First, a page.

Government moves that could lead to fluoridation of most or all of the UK’s drinking water supplies are being fought by local authorities nationwide. The row will erupt in the Commons today when MPs take part in the Second Reading of the Water Bill.
Peers voted in favour of smoothing the way for water companies to put fluoride in their supplies when the Bill was debated in the Lords during the summer.
Because, although firms have had the power to do this since 1985, they have not done so for fear of legal action from consumers opposed to it. Now there is growing unease about the proposal from some local councils, including Brighton, Bradford and Lancaster, which have all declared their opposition to the Government plan.
There is also criticism from the Green Party and the National Pure Water Association They are stepping up campaigns to mobilise public opposition to fluoridation.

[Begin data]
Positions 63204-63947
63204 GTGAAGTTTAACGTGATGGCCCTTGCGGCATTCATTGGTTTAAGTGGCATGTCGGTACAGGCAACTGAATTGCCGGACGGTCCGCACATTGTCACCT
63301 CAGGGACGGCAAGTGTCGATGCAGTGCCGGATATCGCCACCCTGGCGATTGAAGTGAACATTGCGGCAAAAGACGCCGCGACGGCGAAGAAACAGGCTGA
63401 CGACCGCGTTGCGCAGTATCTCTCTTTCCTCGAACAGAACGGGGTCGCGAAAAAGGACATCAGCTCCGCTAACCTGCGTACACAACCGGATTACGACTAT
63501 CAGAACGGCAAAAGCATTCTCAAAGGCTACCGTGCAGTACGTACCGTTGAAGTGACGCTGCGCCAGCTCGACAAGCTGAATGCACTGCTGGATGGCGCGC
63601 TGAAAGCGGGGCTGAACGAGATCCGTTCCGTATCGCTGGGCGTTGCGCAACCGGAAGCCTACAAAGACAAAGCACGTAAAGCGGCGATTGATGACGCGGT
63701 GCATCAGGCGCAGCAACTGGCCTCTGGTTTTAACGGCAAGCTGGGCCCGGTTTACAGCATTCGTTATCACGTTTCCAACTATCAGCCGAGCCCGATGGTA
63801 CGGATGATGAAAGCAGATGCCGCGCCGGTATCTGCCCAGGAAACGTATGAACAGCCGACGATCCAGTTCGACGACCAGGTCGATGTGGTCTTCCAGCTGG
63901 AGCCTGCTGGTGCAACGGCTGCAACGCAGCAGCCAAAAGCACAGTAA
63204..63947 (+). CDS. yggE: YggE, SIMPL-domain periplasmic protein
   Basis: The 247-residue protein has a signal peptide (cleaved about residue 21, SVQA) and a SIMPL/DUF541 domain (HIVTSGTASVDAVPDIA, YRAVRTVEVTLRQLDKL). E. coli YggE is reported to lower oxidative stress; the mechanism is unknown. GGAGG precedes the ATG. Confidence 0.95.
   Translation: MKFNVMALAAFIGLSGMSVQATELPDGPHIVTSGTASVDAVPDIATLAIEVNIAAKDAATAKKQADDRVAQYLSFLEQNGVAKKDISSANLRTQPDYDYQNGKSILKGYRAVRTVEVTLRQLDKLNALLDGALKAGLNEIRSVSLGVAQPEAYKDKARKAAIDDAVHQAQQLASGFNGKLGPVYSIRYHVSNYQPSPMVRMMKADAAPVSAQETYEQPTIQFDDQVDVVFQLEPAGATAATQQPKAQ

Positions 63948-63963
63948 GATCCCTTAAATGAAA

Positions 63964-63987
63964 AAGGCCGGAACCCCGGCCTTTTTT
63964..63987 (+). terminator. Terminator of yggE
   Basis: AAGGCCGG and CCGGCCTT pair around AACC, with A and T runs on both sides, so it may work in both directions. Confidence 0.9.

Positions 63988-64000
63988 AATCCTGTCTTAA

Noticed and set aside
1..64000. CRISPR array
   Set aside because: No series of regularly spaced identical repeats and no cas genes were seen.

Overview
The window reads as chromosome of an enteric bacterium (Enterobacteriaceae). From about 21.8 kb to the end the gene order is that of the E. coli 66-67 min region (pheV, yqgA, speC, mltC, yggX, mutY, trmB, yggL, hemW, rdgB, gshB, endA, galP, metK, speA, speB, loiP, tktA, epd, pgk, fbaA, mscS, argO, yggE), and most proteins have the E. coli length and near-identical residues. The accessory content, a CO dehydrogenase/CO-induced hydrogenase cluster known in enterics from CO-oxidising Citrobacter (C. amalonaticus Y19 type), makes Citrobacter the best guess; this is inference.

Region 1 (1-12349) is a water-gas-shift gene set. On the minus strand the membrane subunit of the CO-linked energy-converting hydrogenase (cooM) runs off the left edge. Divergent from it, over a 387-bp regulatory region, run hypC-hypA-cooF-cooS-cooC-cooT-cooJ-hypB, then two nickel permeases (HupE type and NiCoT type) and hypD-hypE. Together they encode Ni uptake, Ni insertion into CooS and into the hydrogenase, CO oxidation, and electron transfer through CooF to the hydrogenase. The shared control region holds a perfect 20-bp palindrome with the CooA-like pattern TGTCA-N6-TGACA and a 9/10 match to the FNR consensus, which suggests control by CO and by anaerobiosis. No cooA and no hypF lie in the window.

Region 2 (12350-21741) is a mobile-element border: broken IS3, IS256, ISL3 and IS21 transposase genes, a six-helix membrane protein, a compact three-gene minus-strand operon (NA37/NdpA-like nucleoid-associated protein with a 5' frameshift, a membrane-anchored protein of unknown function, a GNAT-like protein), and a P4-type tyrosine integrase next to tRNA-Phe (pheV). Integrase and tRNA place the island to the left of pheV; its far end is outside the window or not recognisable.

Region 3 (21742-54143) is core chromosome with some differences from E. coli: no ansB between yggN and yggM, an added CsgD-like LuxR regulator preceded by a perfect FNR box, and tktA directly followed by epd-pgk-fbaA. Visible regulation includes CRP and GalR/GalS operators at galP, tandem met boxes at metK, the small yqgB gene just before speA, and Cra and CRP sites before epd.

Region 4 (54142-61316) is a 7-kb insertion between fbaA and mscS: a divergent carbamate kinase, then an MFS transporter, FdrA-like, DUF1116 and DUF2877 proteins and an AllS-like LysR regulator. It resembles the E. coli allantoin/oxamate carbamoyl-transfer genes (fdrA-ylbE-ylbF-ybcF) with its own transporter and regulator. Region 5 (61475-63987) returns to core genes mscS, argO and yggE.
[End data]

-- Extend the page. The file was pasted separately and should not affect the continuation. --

Margaret Wright, the Green Party’s principal speaker, said: ‘If people knew that the chemical used in fluoridation is a toxic waste product, they’d be horrified.
‘But the ‘fluoride’ that is added to drinking water is hexafluorosilic acid, it comes from the pollution scrubber liquor used to clean chimneys in phosphate fertiliser factories and it’s never been safety tested for human consumption.
‘Fluorosilicates are listed under the 1972 Poisons Act. It’s illegal to prescribe them. There is currently an inconsistency in the law in that they can be added to drinking water.
‘But if the new Water Bill goes through unamended, strategic health authorities will be able to compel their local water company to fluoridate the supply.
‘The Water Bill will require health authorities to consult and ensure a majority of local people are in favour before they fluoridate.’
Water industry sources said: ‘We are not talking about the benefits or disadvantages of fluoride. We want it recognised that it’s a decision for health authorities after consultation with consumer bodies. But there has to be genuine consultation.’